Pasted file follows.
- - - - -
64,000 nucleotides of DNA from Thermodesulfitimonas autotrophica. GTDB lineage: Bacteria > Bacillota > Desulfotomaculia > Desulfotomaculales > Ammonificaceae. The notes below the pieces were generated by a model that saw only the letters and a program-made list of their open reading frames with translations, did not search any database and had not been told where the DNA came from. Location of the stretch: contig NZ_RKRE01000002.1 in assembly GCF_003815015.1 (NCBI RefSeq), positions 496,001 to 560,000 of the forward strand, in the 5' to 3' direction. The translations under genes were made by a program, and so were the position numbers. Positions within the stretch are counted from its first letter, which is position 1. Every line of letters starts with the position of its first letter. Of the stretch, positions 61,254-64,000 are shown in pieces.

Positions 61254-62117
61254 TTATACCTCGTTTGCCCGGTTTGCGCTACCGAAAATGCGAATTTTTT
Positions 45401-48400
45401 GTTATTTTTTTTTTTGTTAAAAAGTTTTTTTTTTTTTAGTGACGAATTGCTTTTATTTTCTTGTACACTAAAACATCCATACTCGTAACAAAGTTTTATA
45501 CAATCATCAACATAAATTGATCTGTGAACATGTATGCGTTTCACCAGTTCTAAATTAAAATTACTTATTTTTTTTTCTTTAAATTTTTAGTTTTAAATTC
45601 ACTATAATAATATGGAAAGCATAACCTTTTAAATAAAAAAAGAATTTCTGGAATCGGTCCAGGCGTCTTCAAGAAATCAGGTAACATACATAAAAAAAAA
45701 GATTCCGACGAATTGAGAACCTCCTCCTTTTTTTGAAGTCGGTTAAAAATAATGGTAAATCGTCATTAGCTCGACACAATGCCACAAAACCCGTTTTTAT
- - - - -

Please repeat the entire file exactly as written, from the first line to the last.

64,000 nucleotides of DNA from Thermodesulfitimonas autotrophica. GTDB lineage: Bacteria > Bacillota > Desulfotomaculia > Desulfotomaculales > Ammonificaceae. The notes below the pieces were generated by a model that saw only the letters and a program-made list of their open reading frames with translations, did not search any database and had not been told where the DNA came from. Location of the stretch: contig NZ_RKRE01000002.1 in assembly GCF_003815015.1 (NCBI RefSeq), positions 496,001 to 560,000 of the forward strand, in the 5' to 3' direction. The translations under genes were made by a program, and so were the position numbers. Positions within the stretch are counted from its first letter, which is position 1. Every line of letters starts with the position of its first letter. Of the stretch, positions 61,254-64,000 are shown in pieces.

Positions 61254-62117
61254 TTATACCTCGTTTGCCCGGTTTGCGCTACCGAAAATGCGAATTTTTT
Positions 45401-48400
45401 GTTATTTTTTTTTTTGTTAAAAAGTTTTTTTTTTTTTAGTGACGAATTGCTTTTATTTTCTTGTACACTAAAACATCCATACTCGTAACAAAGTTTTATA
45501 CAATCATCAACATAAATTGATCTGTGAACATGTATGCGTTTCACCAGTTCTAAATTAAAATTACTTATTTTTTTTTCTTTAAATTTTTAGTTTTAAATTC
45601 ACTATAATAATATGGAAAGCATAACCTTTTAAATAAAAAAAGAATTTCTGGAATCGGTCCAGGCGTCTTCAAGAAATCAGGTAACATACATAAAAAAAAA
45701 GATTCCGACGAATTGAGAACCTCCTCCTTTTTTTGAAGTCGGTTAAAAATAATGGTAAATCGTCATTAGCTCGACACAATGCCACAAAACCCGTTTTTAT